Brown Resilient Shell & Dry Bean - Organic

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Brown Resilient Shell & Dry Bean - Organic

Phaseolus vulgaris
(100 days) This productive dry bean has a rich meaty flavor that can stand alone in dishes. Bred by Carol Deppe from Gaucho and Beefy Resilient Grex, a gene pool developed from a cross of Gaucho and Black Mitla—so Brown Resilient is about ¾ Gaucho and ¼ Black Mitla. Yields comparable to Jacob’s Cattle or Soldier, about 15 lb per 100 row feet. Can produce well in areas with cold spring seasons and summer nights that drop into the 50s. The variety is a mix of bushes and short-vined types. Seeds are 80–90% brown; the rest are gold or black. When Carol tried selecting for a pure brown bush line, she discovered a few things: the lines that had some yellow and black beans had much higher yields than pure brown lines; also, the short-vined types yielded well, could be grown just like bushes, and seemed to be more resistant to drought. As Carol pointedly quips, “If I were intending to get a PVP or patent on my varieties I would have to make a uniform bush version with all brown beans that was wimpier and lower yielding than Brown Resilient. But I’m not and I don’t.” OSSI. Breeder Royalties. NEW!


365 Brown Resilient - Organic
Item Discounted
Price
A: 1/2oz for $4.00  
B: 2oz for $9.00  
C: 8oz for $22.00  
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Additional Information

Shell and Dry Beans

  • Average 130 seeds/2oz packet. 2 oz packet sows 25 ft; 1 lb, 200 ft. All bush beans except where noted.
  • Days to maturity are from emergence after direct sowing.

Culture: In conditions of high nitrogen fertility some bush beans may develop vines in moist hot weather. Tender, will not survive frost. Plant 3–4 seeds/ft in rows 24–30" apart. Pick frequently for maximum yields, but avoid disturbing foliage in wet weather to prevent spread of fungal diseases.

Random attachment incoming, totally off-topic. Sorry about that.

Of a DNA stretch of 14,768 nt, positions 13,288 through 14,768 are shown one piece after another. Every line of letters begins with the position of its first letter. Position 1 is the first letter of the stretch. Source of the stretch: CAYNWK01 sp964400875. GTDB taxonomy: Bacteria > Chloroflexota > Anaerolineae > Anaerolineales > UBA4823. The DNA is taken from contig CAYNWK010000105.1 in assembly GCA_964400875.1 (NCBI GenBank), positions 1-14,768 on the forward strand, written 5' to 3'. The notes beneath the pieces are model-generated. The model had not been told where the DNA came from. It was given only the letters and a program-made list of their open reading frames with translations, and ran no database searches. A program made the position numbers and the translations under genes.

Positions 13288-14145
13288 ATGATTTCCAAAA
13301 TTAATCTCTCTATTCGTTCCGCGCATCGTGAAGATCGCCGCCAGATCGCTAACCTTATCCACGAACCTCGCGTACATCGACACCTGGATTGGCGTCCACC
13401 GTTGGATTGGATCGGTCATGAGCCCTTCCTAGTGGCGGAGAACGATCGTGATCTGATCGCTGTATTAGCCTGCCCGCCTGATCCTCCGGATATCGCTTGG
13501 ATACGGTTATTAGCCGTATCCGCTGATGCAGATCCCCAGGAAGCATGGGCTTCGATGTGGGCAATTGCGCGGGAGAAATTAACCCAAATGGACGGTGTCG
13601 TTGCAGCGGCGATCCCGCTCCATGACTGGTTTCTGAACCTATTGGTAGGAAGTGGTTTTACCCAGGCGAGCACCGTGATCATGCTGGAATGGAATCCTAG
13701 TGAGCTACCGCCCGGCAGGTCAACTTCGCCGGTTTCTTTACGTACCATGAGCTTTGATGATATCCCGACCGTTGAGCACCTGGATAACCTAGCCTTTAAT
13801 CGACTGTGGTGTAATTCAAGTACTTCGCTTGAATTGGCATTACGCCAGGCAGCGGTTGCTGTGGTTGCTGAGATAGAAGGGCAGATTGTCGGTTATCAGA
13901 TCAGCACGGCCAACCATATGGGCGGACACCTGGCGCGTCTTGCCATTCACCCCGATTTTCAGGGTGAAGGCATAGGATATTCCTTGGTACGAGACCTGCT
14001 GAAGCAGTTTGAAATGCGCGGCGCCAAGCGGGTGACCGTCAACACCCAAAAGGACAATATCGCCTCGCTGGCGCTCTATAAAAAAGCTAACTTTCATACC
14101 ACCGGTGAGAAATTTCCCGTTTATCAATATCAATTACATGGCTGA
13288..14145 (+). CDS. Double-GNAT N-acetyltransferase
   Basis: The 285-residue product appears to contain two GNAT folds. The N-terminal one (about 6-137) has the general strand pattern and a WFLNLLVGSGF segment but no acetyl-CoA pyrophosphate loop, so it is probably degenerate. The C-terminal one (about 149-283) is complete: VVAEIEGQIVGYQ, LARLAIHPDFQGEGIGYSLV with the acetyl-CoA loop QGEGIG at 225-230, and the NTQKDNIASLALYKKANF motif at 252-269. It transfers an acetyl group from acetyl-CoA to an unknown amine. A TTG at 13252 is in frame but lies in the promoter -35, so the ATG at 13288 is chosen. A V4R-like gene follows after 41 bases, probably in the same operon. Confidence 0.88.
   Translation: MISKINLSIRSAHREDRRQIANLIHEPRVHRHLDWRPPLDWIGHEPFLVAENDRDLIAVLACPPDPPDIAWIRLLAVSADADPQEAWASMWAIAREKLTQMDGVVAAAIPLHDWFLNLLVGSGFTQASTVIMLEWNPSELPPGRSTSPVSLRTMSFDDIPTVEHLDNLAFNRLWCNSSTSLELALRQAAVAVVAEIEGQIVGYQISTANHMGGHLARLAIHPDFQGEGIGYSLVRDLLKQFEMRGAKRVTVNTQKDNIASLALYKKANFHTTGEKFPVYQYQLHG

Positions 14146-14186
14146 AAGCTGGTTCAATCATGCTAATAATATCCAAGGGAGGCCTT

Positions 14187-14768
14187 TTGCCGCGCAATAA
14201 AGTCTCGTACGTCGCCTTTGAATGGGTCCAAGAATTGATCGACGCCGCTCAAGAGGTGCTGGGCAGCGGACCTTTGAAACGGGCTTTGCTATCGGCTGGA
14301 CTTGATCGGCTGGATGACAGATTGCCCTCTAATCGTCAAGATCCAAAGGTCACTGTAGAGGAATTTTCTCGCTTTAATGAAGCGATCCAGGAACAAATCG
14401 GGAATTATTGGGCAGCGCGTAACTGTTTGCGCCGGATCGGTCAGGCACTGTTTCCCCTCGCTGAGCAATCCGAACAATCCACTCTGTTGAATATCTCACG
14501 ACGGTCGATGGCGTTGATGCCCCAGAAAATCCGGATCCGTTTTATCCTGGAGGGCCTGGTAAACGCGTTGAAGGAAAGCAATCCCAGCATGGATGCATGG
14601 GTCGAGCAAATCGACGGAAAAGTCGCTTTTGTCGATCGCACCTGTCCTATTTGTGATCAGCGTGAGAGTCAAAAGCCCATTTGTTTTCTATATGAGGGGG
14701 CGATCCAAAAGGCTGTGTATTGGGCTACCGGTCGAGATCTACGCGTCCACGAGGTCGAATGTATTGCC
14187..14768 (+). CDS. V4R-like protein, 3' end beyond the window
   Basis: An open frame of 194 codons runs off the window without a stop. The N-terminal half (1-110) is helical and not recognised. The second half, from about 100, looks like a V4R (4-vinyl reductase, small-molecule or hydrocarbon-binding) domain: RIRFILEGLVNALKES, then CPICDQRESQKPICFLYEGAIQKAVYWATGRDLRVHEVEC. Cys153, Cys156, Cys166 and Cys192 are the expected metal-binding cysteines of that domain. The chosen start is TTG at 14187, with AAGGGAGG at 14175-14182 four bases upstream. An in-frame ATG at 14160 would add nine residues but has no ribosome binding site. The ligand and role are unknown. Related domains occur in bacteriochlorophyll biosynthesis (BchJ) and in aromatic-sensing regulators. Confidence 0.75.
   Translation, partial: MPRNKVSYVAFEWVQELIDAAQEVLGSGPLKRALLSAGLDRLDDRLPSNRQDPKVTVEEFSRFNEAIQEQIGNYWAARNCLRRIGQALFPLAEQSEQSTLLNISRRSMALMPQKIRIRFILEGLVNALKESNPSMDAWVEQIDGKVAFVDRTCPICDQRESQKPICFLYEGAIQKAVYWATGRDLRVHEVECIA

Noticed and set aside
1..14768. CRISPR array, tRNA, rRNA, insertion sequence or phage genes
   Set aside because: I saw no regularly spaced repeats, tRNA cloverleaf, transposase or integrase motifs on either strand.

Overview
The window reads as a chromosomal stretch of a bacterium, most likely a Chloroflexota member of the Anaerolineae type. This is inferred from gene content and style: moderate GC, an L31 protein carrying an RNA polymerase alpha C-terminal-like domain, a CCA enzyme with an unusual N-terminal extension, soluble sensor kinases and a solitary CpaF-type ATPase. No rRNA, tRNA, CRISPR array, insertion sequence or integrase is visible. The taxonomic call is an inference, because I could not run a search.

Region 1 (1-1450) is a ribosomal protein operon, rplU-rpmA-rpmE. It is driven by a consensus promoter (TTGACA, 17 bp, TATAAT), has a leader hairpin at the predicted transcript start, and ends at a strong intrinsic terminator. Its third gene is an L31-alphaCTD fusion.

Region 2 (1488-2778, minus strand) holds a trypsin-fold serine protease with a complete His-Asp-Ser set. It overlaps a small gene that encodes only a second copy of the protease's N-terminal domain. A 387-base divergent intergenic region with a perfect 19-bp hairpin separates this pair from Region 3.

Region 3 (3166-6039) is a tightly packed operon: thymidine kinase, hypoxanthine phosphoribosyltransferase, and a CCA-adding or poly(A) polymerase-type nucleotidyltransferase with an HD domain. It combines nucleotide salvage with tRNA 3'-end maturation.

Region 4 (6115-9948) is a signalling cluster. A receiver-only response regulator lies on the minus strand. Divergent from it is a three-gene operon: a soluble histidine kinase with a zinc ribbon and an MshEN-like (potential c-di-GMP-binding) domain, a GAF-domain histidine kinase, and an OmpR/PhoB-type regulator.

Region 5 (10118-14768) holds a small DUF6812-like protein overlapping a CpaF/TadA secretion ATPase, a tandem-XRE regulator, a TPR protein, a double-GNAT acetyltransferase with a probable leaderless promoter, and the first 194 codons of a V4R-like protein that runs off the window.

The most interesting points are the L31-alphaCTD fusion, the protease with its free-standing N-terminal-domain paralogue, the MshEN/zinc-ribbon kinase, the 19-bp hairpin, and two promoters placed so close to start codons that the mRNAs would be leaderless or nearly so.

Harvest at shelling stage when beans are plump inside pods. For dry beans let pods dry hard on the vine until pressing the beans with your fingernail leaves no indentation. If heavy rains or hard frost threaten before full dry maturity, either pull plants by the roots and hang them in a dry place to finish; or pick pods into mesh or paper bags and finish drying them indoors before threshing.

Beans

  • All beans are open-pollinated.
  • Days to maturity are from emergence after direct sowing.

Culture: Tender, will not survive frost. Inoculate with a legume inoculant, then plant seeds 3–4" apart in rows 24–30" apart after all danger of frost has passed and soil has warmed. Minimum germination soil temperature 60°; optimal range 70–80°. White-seeded beans are generally more sensitive to cold soil temps than dark-seeded varieties. Legumes have moderate fertility needs and can fix their own nitrogen. Excessive nitrogen may induce some bush varieties to develop vines in moist hot weather.

Saving Seed: Saving bean seed is easy! Leave pods on the plants to dry. Hand shell, or stomp pods on a tarp. To ensure true-to-type seed, separate varieties by 30 feet.

Diseases:

  • ANTH: Anthracnose
  • BBS: Bacterial Brown Spot
  • CBMV: Common Bean Mosaic Virus
  • CTV: Curly Top Virus
  • DM: Downy Mildew
  • HB: Halo Blight
  • NY 15: NY 15 Mosaic Virus
  • PM: Powdery Mildew
  • PMV: Pod Mottle Virus
  • R: Rust
  • SC: Sclerotina

White mold, Sclerotinia sclerotiorum, affects more than 300 plant species. In beans, low humidity, good air circulation and wider spacing, both between plants and between rows, reduce the likelihood of this soil-borne infection.

Germination Testing

For the latest results of our germination tests, please see the germination page.